Review Summary: Saving Abel are no longer sex-crazed, toothless southern rockers, they now have somewhat of a crunch to their guitars. Sure, they have made an alt metal album like any other one, but even being generic is more commendable than their previous methods.
Anyone familiar with Saving Abel’s past work regardless of whether it be as much as an entire album or as little as a few singles, can automatically get the gist of what the band is all about on first impression, and that would be vocalist Jared Weeks numerous sexual escapades and/or relationship dilemmas.
The band’s past two outings can be simply defined as track after track of generically dull southern rock-tinged post-grunge about sexual experiences and girl trouble, to a point where one glance at the track listing of either of the two albums instantly translates out to sex, sex, sex, sex, sex, sex. In a way this makes them lacking in subject variance more so than their notorious genre cousins Nickelback, because at least Nickelback sometimes mixes it up with songs praising drug abuse, and world peace anthems with a facade of good intentions.
Due to their infamous past of predictable, thin, and thick-headed songs concerning sex that aren’t sexy in the least bit, those who are aware of Saving Abel’s record will be surprised, if not shocked to see that the album cover of their third effort Bringing Down the Giant
isn’t a depiction of a women erotically flaunting certain areas of her body, nor is the album title implying anything in the way of women. One would be more stunned to find that some of the track titles of the album actually bear some interesting names.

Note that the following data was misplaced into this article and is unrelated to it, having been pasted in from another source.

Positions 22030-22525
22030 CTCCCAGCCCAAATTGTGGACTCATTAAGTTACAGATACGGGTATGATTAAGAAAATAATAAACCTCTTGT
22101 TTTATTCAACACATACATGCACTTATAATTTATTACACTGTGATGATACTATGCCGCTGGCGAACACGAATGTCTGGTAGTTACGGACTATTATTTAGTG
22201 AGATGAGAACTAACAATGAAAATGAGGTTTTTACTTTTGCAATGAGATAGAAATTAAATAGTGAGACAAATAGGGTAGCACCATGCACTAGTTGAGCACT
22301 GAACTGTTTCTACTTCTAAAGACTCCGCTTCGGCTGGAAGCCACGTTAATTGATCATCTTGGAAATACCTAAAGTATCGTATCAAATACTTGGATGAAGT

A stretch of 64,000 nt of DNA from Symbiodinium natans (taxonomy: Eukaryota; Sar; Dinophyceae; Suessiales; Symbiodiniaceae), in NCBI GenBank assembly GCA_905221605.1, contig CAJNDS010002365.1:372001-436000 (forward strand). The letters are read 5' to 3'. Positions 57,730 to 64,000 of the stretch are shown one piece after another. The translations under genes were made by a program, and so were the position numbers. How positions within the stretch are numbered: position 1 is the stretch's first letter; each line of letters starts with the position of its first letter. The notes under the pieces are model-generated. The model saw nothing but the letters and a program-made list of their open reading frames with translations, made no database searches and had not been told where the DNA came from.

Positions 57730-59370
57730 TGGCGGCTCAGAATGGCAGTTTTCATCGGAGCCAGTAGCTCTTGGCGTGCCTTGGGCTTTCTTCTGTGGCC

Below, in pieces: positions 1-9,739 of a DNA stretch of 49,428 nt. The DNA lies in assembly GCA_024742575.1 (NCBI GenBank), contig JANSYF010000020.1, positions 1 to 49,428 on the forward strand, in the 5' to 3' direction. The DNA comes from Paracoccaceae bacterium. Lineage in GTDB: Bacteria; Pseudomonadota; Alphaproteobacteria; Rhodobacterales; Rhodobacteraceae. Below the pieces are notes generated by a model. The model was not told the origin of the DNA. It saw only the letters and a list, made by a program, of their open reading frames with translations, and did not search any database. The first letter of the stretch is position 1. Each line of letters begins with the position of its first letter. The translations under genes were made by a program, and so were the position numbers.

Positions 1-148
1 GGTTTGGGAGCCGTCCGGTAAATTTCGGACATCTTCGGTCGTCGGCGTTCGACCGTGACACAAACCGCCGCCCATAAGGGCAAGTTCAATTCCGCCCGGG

From the title track to cuts such as, “Michael Jackson’s Jacket”, “Pine Mountain (The Dance of the Poor Man)”, and “Picture of Elvis”, the album at least has a few tracks who’s names may provoke a listen from those hoping for a change in subject matter. However, despite the promise of the titles, those intrigued and drawn into the tracks will be disappointed to find they got their hopes up for nothing, as Saving Abel deceives listeners by somehow managing to find a way to make songs with such standout titles for a band of their kind ultimately about the same old topics.
While it may lead listeners into a letdown thematically, on the musicality end Saving Abel has definitely hardened their sound and produced the first significantly heavy record in their discography, one that moves away from the the rock safe zone and borders on alternative metal at points as early as the first track. Right off the bat on this title track, Saving Abel sounds more like modern radio rock contemporaries Shinedown, or 3 Doors Down when that band pauses their brooding sessions and bring out their heavier aspects. Saving Abel even throws in an solo on this track for good measure, albeit an unimpressive one, but it’s the thought that counts.
As to be expected though, by making an upgrade to Shinedown’s brand of slightly more invigorating rock, Saving Abel ultimately suffers from the same exact problems. Even though they now possess a new-found embrace of third-rate heaviness, Saving Abel’s anthems feel as hollow and bare as Shinedown’s. Without any fulfilling production or a more serious tone to guide the volumes they’re reaching for, Saving Abel seem less serious, and therefore less powerful than the mediocrity of Staind or Three Days Grace’s angsty fury, putting them below mediocre and at an average level.
Unfortunately for Saving Abel, the only topics they know and have to base their supposed anguish and torment on are their trivial relationship conflicts, and trying to come off as broken over the fear of possibly not getting laid is a basis for post-grunge that is even more difficult to take seriously than teenage angst.
Overall, Saving Abel at least no longer sounds like a bar band doing drunken covers of Black Crowes songs. They have improved upon themselves and have made a step forward, and by doing so have achieved louder audio impact, and even though that step forward is into generic territory, it’s still a step forward for the band, no matter how insignificant in the grand scheme of things.